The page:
What do to when encountering the shell_exec() error in Windows environment

Well, I’m back with this week, but with a different tutorial to address an overlooked error.  We’re going to answer a few questions for those of you that use a Windows development environment.

I’m surprise this issue has not surfaced before now.  Nevertheless, I had the pleasure of engaging a Pastor from the CCB Tutorials community (that’s right, this community) about a few tutorials *not working* (oh no!).

He and I hopped on a quick GoToMeeting, so that I could size up the issue and be certain that it was not a simple fix.

And what do you know! Using Windows 10 and XAMP, he executed code from both Part II and Part III of how to search for an individual, and was presented the following error:

error: shell_exec() curl command failed

Honestly, this error never registered with me because I’m a Mac user 90% of the time. In fact, it took me roughly 3 hours to think long and hard about the error encountered in our GoToMeeting session.

Again, he stated that he could get Part I to execute, but not Part II and III. The light bulb should have gone off for me at that moment, but it didn’t at the time.

However, my light bulb did come on hours later. I realized that the code used for creating reusable functions was primarily focused on Linux/Unix dev enivronments.

Ole’ pesky Windows not wanting to play fair. Truth be told, its completely my fault for not providing both methods in the code, which is why I’m writing this tutorial today. Let’s get started with how to remedy this issue.

Determine which environment is running

The first thing we’ll do is determine which environment you’re running by creating a PHP function that can be reused and included inside of the general.php.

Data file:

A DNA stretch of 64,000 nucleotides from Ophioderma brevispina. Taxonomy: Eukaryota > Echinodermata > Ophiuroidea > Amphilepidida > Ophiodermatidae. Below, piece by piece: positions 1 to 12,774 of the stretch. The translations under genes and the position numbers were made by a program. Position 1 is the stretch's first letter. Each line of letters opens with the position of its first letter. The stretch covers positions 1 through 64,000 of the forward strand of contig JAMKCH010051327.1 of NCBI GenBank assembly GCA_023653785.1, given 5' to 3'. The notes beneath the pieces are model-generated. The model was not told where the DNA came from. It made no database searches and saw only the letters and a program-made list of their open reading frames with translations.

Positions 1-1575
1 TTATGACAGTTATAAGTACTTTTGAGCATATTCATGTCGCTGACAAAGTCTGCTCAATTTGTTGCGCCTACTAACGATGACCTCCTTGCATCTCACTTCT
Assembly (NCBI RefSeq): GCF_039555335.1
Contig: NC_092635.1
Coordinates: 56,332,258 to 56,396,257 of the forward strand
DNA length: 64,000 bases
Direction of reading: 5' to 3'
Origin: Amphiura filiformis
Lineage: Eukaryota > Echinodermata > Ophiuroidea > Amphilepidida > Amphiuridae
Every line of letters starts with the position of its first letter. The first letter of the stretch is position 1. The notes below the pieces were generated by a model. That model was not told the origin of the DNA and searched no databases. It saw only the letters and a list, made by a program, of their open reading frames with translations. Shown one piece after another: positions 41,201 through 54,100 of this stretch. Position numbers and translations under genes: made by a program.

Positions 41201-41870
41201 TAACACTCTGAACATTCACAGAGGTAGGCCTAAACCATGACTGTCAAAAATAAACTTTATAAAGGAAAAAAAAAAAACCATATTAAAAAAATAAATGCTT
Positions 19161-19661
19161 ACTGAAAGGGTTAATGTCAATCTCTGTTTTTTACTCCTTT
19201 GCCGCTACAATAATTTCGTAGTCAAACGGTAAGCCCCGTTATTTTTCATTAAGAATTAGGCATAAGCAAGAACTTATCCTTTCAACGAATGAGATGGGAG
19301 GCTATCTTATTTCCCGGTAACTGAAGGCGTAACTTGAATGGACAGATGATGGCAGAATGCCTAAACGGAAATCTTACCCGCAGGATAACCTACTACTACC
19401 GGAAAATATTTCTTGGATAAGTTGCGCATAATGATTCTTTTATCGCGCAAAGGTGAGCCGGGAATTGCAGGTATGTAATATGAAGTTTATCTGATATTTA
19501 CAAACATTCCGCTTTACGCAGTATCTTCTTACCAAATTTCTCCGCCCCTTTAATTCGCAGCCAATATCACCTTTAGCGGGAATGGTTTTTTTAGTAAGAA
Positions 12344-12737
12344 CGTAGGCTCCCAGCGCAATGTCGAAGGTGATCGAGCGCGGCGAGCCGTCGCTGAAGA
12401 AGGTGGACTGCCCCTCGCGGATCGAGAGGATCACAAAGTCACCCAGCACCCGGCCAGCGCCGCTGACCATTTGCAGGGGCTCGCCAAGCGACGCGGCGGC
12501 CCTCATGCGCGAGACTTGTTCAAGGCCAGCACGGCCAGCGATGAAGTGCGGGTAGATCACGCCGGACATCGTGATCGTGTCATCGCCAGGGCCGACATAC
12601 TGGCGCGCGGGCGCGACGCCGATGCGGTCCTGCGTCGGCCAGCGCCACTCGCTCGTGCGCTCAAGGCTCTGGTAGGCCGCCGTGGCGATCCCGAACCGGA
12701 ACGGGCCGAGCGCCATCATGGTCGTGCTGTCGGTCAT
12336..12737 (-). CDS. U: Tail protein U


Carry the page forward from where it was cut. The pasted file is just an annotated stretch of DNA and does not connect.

So, crack open a text editor and let’s begin by opening the general.php file in the includes directory. You’ll want to name this function devEnvironment.

Once successfully created, then define debug as a variable and make the value equal to 0. Now create an if statement using the debug variable. Inside the if statement, echo both the php_uname method and PHP_OS method.

Both are built-in php methods for returning the description of operating system PHP is running on, having a long description and a short description respectively. Now close the if statement.

This block of code you just created is used to print the operating system PHP is running on when the debug variable is equal to 1.

Okay now we’re ready for the final if else statement.  This statement uses both strotoupper and substr to determine if the PHP_OS is equal to WIN string.

Simply put, if it’s WIN, then return the string WIN, short for Windows. If not, then return the string LIN, short for Linux.

 

Restructuring ccbDetails function in general.php based on development environment

Quickly, I’m not covering the ins and outs of making the curl call, so you’ll have to look back at Part I and Creating a reusable function for CCB API calls tutorials for in-depth description. Be sure to read both tutorials and pay close attention to their code comments to learn what’s happening.

To restructure your current ccbDetails function, define a devEnv variable and set it equal to the newly created devEnvironment function (see last section).

Make this code addition after the line of code that checks to be sure we have apiUsername, apiPassword and baseAPIUrl variables properly defined.

Now it’s time to define the query_string, url and objData variables as we did in the previous tutorial.

After the objData variable has been defined, create an if else statement that checks to see if the devEnv variable IS NOT equal to the string WIN.

Simply put, we want the first section of this if else statement to run if the environment it’s executing in is not Windows.

In the if section of code, place the previous ccbDetails function’s if posttype statement and output variable.

In the else section of this if statement, place the if posttype statements, query_header, curl call statements, output variable and curl_close statements. Then close the if else statement.

Remaining is the logic to check that there is still output. The only change with the output if else statement is checking for the operating system once more to indicate which error message, whether Windows or Linux, should be displayed to web browser.

Return the response_object and all should be well (*fingers crossed*).  Save the file, and we’re ready to test.

And that’s it! You’ve now remedied the shell_exec() error in a Windows environment

Your code should now execute with ease. Should it not, then please do not hesitate to send me an email or use the contact form on the Contact page.


Please comment if this tutorial has helped you.